In today’s Gospel from Matthew 18:23-35, we hear the Parable of the Unforgiving Servant, which provides an interesting contrast between the Rabbinic teachings of the Old Testament and the teachings of Our Lord recorded in the New Testament concerning how many times you are to forgive others.
In the Old Testament, God promised to forgive sins but also to punish the guilty and their children to the third and fourth generations. In the rabbinic tradition one is to forgive three times but after, “they are not to forgive”. The Apostle Peter proposed that the master should forgive seven times, much more generous than the traditional three times, but Jesus answered him by saying not seven times but, “seventy times seven”, in other words unlimited forgiveness.
God requires us both to condemn ourselves for our sins and to forgive others; and the former for the sake of the latter, that this may become more easy (for He who considers his own sins is more indulgent to his fellow servant); and not merely to forgive with the lips, but from the heart…Let us not then thrust the sword into ourselves by being revengeful…For if we be willing, no one shall be able to injure us, but even our enemies shall advantage us in the greatest degree…We punish ourselves by hating others, even as on the other hand we benefit ourselves by loving them. (from the Homily of St. John Chrysostom on the Gospel of Matthew).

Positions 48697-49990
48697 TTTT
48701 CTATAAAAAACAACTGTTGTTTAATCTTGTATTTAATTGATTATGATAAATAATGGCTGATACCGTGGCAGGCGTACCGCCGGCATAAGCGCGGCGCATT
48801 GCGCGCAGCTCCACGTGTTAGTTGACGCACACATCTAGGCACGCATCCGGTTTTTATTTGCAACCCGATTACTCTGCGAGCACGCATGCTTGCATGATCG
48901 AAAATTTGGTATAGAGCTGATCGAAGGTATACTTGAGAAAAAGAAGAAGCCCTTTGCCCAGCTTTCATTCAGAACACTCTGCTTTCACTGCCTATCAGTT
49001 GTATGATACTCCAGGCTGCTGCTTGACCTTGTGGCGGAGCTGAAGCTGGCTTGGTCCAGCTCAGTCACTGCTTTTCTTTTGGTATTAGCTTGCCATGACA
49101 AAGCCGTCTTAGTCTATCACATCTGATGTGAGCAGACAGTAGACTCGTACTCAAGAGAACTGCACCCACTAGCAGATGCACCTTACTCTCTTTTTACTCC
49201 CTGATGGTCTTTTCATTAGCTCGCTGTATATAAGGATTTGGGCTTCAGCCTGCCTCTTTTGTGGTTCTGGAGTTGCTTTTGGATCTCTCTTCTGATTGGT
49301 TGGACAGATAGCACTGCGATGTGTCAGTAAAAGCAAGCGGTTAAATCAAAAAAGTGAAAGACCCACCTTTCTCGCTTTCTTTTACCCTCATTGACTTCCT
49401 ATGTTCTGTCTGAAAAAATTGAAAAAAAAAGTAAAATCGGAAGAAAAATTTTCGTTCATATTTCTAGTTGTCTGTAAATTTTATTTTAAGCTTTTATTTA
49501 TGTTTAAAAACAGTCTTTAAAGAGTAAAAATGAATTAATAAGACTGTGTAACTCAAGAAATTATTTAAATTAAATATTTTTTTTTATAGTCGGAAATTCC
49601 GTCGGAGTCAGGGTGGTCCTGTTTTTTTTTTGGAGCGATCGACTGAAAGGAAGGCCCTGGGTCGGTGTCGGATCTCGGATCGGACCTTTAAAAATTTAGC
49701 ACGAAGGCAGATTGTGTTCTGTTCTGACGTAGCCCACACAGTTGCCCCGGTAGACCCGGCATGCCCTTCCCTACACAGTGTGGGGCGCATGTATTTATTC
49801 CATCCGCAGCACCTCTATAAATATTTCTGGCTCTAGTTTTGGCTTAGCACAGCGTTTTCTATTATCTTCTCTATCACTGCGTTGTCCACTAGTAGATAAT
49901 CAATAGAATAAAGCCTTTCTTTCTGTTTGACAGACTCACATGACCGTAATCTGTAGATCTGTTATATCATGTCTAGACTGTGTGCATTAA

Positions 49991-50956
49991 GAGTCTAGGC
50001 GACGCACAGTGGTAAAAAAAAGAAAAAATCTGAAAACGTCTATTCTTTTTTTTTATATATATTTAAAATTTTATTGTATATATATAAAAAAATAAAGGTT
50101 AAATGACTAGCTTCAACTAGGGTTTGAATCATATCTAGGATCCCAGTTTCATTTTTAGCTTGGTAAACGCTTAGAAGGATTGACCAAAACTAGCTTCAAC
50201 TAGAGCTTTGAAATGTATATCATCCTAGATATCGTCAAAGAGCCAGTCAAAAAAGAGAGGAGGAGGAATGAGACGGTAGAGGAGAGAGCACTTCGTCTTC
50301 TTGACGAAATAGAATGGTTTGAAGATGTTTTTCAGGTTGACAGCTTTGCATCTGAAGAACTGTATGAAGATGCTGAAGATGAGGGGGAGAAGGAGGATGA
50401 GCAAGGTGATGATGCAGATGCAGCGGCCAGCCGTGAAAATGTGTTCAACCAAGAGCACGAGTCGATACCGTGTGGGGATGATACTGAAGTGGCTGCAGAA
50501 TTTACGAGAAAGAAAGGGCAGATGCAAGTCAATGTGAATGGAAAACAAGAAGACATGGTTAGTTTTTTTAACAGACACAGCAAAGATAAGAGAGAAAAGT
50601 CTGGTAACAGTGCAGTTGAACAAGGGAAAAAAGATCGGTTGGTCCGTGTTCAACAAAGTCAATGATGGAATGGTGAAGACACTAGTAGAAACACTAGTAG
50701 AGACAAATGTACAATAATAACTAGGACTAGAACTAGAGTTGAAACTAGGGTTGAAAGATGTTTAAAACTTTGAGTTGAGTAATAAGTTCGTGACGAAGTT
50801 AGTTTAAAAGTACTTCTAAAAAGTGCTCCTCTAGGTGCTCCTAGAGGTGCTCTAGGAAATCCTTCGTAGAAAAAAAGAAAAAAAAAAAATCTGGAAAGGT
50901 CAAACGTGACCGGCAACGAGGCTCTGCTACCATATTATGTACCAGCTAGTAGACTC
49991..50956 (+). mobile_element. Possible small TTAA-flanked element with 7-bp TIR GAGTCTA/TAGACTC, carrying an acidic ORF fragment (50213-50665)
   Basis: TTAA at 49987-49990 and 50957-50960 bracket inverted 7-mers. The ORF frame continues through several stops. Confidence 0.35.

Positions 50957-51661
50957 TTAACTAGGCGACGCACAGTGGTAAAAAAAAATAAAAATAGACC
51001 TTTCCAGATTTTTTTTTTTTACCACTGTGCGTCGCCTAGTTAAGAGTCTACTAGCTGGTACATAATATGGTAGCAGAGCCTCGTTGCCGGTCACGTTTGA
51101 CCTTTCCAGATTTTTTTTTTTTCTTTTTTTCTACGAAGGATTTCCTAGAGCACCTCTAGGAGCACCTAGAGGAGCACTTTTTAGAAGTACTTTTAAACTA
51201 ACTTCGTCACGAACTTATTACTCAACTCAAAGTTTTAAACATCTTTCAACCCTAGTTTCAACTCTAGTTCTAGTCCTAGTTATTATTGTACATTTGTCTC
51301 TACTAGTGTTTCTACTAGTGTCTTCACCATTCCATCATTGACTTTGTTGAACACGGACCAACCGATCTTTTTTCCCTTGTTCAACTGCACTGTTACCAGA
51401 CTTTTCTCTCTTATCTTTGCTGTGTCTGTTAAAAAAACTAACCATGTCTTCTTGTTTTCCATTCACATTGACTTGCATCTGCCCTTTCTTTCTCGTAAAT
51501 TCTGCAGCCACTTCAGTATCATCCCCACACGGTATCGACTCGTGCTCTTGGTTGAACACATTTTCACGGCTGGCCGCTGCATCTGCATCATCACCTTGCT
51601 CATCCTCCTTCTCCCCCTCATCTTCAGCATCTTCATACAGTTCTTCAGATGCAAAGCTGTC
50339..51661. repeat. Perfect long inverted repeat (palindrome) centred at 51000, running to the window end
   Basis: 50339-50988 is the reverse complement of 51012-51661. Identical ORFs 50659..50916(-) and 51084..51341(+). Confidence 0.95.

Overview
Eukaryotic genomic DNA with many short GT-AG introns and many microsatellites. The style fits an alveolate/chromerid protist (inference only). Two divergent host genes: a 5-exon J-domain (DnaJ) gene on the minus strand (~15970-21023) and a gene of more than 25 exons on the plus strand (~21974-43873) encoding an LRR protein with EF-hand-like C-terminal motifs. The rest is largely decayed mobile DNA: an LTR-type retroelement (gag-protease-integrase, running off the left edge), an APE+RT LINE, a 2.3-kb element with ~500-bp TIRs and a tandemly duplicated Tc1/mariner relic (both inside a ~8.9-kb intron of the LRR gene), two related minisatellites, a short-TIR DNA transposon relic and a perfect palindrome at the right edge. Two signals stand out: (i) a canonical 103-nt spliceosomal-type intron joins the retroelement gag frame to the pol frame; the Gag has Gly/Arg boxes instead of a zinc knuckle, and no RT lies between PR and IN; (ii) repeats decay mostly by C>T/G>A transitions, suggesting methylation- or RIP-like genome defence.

It is imperative that the most distinctive teachings of the Christian faith is freely to forgive others. Based upon the experience of God’s forgiveness in Christ, Orthodox Christians are to forgive others from the heart. We must rid ourselves of all bitterness, passion and anger. We are exhorted to, “be kind and tender hearted to one another, and forgive one another, as God has forgiven you through Christ”. (Ephesians 4:31-32).
Let us heed the words and teachings of Our Lord and Saviour Jesus Christ who taught us through His Gospel the true meaning of forgiveness.